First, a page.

A note on stress

When Little Miss M’s anxiety levels are particularly high she becomes very demanding and intense. She’ll want my constant attention whether it be by playing her games or watching her do something, she’ll need to be in constant contact with me, either holding hands, sat extremely close, her leg across my lap etc. or calling out to me constantly to do something or to come when I move to another room. She’ll need everything done for her and will constantly ask for things in a particularly demanding way.

She does some of these things in moderation most days as anxiety fluctuates but when they are particularly obvious and intense, I know it’s a sign that her anxiety and stress levels are very high and she’s in survival mode and only has enough executive function and energy to express her needs in this way.

During these times my stress levels increase too, my patience is stretched and it’s exhausting. The lack of personal space is difficult as well. It’s hard to stay calm when all this builds up inside so I try and express how I feel wherever possible. Saying it out loud or writing it down is good, sharing it with others is even better and respecting my natural feelings to the intense pressure I’m under is so important. It’s only natural to feel stressed under intense pressure after all and acknowledging that and giving myself a break for feeling it helps me to more easily express it, which allows my stress to reduce so I am in a better state of mind and can continue to support Little Miss M to deal with her own natural feelings to her own intense pressure so she too can reach a better state of mind.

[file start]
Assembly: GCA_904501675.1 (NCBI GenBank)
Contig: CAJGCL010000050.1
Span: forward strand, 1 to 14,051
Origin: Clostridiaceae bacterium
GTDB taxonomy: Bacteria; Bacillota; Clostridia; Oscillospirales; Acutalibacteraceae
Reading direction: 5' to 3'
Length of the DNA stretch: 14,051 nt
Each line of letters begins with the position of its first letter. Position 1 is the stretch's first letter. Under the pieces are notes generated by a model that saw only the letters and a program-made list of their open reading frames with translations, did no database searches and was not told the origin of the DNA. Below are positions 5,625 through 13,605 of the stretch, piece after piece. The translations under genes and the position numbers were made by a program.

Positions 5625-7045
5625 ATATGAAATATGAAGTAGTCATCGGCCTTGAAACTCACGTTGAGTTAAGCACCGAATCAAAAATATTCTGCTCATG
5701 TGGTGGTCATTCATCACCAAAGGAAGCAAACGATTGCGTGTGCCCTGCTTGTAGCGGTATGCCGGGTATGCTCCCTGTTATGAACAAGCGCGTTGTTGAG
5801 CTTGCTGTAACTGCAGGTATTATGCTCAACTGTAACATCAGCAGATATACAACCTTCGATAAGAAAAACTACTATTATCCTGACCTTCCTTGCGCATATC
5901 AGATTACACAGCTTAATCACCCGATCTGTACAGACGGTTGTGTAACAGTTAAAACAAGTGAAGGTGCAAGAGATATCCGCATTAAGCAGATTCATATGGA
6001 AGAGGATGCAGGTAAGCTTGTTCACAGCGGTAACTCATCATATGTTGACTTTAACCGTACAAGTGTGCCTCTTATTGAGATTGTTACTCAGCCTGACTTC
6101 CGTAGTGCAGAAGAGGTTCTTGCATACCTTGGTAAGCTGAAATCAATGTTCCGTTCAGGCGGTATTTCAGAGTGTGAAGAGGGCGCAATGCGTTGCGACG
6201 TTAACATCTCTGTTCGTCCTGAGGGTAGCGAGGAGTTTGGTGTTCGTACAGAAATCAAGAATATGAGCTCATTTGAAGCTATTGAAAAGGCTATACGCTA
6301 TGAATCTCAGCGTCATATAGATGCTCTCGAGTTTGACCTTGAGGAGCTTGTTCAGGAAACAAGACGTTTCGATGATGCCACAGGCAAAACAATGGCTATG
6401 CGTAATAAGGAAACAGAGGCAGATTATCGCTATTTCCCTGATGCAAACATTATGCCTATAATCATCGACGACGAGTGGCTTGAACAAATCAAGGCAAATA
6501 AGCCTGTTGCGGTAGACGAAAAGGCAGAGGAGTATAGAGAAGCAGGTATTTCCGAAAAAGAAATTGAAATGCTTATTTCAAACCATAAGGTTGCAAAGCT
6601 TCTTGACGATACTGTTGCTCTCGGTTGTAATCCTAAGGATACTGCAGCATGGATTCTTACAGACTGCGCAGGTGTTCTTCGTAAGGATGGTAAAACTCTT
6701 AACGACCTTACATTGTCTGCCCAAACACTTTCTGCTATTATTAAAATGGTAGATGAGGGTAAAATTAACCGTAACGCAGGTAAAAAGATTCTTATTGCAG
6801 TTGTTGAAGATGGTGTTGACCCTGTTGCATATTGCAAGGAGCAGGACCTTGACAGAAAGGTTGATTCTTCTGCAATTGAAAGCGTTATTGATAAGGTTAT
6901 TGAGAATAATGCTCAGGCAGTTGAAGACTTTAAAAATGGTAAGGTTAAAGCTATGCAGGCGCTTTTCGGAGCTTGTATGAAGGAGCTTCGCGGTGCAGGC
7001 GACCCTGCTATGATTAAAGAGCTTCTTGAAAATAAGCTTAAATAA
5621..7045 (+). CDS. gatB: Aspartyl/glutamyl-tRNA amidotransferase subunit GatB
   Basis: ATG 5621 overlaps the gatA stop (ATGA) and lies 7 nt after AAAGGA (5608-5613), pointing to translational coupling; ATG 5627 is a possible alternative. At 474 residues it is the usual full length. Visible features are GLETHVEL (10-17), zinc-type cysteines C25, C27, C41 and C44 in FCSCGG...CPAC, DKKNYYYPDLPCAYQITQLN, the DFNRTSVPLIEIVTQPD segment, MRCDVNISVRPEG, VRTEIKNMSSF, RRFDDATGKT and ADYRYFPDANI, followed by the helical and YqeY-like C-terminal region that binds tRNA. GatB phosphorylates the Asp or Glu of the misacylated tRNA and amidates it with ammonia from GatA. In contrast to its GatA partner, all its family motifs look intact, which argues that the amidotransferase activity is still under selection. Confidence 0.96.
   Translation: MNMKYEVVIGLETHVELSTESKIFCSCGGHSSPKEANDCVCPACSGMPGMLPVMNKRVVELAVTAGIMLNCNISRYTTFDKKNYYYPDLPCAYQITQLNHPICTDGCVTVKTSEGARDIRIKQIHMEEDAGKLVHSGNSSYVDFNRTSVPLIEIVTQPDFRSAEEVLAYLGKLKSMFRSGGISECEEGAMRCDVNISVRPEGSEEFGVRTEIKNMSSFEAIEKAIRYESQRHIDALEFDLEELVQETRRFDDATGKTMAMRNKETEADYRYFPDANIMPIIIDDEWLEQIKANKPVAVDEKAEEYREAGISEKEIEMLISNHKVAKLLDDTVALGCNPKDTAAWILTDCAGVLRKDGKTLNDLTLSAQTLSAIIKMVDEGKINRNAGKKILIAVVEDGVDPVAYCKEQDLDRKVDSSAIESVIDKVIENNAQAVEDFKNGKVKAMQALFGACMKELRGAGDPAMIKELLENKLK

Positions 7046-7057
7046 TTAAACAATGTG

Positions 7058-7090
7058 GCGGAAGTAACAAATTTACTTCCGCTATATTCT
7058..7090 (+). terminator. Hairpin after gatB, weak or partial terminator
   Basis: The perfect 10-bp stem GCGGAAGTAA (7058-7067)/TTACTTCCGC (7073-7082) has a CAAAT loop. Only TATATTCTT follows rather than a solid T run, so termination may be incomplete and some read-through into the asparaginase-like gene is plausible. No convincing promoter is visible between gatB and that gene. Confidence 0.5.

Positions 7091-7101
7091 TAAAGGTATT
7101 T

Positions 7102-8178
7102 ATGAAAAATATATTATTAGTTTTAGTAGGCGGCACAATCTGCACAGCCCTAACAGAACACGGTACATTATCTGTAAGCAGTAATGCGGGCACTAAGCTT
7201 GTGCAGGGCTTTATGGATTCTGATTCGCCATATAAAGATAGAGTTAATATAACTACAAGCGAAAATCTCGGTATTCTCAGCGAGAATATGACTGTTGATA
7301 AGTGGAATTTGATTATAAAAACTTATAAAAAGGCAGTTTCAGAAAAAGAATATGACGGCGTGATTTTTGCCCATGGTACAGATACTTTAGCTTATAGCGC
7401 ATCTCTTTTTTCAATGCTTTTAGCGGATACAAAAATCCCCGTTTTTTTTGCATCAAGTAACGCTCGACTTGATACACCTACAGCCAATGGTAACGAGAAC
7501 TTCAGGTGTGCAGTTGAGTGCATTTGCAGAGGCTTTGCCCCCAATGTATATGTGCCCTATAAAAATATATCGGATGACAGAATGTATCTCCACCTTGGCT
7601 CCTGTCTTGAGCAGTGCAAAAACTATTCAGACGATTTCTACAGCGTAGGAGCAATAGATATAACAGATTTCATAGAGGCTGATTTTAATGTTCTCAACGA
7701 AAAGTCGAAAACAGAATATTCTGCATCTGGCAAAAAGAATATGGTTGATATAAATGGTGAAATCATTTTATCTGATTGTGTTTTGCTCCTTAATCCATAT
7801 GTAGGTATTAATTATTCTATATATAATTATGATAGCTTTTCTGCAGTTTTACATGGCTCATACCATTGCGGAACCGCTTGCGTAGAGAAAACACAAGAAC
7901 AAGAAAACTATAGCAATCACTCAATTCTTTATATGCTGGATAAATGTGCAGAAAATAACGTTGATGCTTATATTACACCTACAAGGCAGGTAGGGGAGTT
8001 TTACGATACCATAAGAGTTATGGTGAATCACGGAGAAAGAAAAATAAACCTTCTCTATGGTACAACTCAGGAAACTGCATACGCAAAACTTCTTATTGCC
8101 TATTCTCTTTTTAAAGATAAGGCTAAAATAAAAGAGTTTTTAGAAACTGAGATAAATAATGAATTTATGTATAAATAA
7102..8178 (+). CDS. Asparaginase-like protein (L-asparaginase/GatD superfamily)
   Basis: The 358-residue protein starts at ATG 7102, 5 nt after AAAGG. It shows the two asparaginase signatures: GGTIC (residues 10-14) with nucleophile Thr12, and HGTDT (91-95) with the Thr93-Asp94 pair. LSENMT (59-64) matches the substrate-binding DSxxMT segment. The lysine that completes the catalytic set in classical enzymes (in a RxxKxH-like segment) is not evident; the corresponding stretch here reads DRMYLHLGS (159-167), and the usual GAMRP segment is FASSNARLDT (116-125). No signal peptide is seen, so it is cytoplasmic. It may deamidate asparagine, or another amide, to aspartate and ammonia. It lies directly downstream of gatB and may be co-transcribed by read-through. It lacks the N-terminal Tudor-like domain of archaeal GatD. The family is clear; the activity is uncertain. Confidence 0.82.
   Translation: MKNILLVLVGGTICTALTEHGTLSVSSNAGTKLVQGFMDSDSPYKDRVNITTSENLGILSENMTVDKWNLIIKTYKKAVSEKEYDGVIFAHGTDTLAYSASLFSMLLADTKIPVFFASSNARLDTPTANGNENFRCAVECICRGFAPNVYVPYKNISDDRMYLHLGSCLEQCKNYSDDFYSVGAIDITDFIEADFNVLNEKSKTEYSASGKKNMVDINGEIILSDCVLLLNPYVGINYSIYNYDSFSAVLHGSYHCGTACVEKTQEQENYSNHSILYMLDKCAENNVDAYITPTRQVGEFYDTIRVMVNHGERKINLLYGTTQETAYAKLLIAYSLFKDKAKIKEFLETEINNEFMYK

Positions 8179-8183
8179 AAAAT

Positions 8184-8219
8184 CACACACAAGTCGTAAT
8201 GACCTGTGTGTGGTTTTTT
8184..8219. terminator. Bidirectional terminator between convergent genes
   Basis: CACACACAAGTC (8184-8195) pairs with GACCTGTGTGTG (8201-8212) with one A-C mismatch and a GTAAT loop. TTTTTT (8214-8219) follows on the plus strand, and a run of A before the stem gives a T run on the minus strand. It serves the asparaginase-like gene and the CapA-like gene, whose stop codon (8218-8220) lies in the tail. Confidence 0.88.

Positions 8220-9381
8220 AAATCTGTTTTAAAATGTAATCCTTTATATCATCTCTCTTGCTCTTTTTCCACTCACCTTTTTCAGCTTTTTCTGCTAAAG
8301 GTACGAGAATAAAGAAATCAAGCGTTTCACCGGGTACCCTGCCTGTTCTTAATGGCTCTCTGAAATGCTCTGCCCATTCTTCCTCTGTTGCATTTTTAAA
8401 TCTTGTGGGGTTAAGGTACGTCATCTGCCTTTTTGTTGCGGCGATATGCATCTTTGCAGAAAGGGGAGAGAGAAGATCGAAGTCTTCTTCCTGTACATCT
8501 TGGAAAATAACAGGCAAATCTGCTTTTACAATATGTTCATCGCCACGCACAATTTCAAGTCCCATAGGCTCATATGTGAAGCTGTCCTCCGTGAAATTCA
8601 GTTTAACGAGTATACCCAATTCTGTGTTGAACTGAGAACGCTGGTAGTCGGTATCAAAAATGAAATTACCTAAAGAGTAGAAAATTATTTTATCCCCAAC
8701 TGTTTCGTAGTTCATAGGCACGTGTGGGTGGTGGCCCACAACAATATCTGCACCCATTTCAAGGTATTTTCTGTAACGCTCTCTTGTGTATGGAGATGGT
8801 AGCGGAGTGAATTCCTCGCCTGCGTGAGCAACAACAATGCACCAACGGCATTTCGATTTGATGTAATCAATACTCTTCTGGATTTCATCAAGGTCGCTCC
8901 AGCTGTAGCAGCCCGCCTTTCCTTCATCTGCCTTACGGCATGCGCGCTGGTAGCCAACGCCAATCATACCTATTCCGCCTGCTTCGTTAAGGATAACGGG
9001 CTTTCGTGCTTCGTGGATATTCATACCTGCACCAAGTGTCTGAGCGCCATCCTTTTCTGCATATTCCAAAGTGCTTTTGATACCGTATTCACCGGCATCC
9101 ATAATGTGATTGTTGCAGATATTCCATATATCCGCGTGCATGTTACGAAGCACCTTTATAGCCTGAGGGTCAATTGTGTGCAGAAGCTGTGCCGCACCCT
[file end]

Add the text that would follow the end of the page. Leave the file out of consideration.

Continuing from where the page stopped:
You see, she’s only doing what comes naturally to her very specific make-up, just like I am. Her feelings might display differently to mine and not in conventional ways and may be triggered more often than mine and by less obvious pressures but they are no less real and deserve the same respect and compassion mine or anyone else’s do.

I value my moments of stress because they give me a glimpse into how Little Miss M feels and help me appreciate how difficult things can be for her when conditions aren’t just right for her needs.

The stress caused by the pressure to be constantly available for her during this time and the lack of personal freedom I feel, must come close to the pressure she feels from everyday things which are out of her control.

I see life through her eyes for a moment and this inside knowledge serves us both well. She’s better understood which leads to more compassionate support for her and I apply the compassion I have for her to myself, ensuring my own feelings are honoured and respected, making everything easier to deal with.